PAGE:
At the G8 meeting on 11 April in London, delegates adopted a Declaration on Sexual Violence in Conflict.
Paragraph 7 of the Declaration was a result of PBI's engagement with the Government's Preventing Sexual Violence Initiative (PSVI) team, both at our October 2012 conference on Women Human Rights Defenders, and in subsequent consultation meetings with the PSVI team, together with GAPS and Amnesty UK:
In defending and promoting women’s and children’s rights and confronting sexual violence in armed conflict, women’s civil society organisations and networks, in particular women human rights defenders play a particularly important role in monitoring, fact-finding and documenting cases of sexual violence and empowering victims to pursue judicial and other remedies. They can also strengthen frontline protection, service provision and access to justice for such victims. Ministers recognised the need to afford better protection to human rights defenders and committed to support conflict-affected countries develop and implement country-level action plans with the involvement of local organisations to provide such protection. Ministers also agreed to enhance the coordination of their protectionefforts in countries of concern, drawing, as appropriate, on existing guidelines such as those developed by the EU, for the protection and support of human rights defenders where applicable.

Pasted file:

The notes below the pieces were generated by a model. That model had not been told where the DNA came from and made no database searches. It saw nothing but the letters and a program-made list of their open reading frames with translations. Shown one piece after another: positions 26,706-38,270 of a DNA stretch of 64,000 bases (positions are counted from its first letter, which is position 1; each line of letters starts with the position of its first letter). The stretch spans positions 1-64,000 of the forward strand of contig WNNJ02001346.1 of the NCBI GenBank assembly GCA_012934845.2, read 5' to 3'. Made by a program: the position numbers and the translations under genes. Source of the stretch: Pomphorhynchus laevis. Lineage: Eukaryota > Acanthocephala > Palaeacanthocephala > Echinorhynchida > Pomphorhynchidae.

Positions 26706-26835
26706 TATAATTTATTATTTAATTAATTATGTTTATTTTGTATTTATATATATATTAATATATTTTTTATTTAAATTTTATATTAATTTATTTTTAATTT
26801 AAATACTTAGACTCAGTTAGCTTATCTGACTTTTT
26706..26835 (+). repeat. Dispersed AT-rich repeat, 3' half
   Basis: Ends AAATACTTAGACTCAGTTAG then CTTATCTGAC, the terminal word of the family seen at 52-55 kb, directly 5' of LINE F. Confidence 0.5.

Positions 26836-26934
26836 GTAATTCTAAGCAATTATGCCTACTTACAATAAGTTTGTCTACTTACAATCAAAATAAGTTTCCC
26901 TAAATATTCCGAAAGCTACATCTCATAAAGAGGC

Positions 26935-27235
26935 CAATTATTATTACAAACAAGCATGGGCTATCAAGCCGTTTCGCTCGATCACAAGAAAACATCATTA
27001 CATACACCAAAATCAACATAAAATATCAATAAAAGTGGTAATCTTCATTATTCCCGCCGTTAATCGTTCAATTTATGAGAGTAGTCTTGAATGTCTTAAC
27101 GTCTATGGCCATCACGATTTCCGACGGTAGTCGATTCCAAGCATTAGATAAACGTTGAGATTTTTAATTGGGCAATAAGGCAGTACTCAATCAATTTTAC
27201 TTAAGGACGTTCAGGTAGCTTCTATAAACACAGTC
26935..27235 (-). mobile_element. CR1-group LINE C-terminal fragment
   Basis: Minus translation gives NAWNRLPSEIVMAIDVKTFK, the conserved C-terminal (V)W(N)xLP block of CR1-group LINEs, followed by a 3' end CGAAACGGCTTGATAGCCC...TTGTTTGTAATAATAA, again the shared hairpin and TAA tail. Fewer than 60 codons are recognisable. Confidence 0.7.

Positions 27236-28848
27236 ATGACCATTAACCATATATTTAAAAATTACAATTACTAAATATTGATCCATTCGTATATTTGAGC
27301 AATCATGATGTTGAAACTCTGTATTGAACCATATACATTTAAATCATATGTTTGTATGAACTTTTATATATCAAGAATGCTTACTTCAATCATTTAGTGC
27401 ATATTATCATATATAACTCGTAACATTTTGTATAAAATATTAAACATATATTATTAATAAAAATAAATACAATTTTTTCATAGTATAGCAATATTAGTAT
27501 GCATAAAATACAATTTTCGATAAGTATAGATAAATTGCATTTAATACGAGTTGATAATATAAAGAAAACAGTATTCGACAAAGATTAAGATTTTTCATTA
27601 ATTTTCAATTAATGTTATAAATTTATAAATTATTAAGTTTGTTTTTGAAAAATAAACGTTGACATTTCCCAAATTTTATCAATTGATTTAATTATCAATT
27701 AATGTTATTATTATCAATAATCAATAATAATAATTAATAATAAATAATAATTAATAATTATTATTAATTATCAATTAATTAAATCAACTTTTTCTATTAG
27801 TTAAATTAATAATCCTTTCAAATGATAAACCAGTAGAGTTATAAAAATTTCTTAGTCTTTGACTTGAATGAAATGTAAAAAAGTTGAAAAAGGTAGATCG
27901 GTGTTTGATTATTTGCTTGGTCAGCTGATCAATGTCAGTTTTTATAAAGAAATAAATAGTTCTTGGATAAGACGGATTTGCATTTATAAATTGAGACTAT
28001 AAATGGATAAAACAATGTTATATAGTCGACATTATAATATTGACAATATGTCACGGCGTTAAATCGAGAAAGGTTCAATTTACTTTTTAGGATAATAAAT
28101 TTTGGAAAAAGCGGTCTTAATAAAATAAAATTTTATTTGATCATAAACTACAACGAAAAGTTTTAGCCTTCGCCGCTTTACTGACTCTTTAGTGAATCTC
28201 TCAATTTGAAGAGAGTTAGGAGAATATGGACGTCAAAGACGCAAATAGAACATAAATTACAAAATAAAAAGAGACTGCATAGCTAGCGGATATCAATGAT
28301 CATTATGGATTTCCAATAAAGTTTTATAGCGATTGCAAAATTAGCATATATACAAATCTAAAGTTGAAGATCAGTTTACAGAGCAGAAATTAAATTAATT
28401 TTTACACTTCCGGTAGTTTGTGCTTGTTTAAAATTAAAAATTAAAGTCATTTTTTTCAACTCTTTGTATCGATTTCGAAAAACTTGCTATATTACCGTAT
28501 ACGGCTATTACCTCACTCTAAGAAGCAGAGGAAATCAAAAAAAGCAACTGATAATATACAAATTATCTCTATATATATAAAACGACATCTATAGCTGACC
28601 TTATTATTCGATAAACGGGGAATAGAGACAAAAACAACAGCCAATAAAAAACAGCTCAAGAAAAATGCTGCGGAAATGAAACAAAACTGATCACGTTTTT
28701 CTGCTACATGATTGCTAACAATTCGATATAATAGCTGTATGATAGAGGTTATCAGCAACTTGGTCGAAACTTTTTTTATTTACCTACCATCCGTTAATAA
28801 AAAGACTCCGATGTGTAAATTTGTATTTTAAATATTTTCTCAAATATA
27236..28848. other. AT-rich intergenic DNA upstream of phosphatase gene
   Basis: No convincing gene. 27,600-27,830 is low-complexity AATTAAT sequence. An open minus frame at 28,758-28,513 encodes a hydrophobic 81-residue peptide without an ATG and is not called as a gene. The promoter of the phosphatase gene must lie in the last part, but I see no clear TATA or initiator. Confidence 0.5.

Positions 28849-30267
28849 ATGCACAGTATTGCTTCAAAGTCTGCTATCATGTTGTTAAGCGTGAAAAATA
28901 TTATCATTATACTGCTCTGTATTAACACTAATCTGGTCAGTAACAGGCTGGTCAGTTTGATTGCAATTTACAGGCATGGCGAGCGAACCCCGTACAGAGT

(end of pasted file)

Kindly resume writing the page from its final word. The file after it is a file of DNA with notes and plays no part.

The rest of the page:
Download the full declaration
Nicola Blackwood MP, Chair of the APPG Women, Peace, and Security, participated in PBI's conference in October 2012. In a parliamentary debate on 11 April, which was timed to coincide with the G8 foreign ministers meeting, Ms Blackwood said the APPG had pushed for "participation, as well as protection and impunity, to be part of the PSVI package".
She said it was important that "support and protection are in place for the survivors of sexual violence and for those women human rights defenders who are brave enough to stand up but who face extreme intimidation and abuse", and a commitment to the implementation of the EU guidelines on human rights defenders was necessary to acheive the goal of ending conflict-related sexual violence and stabilising conflict-affected states.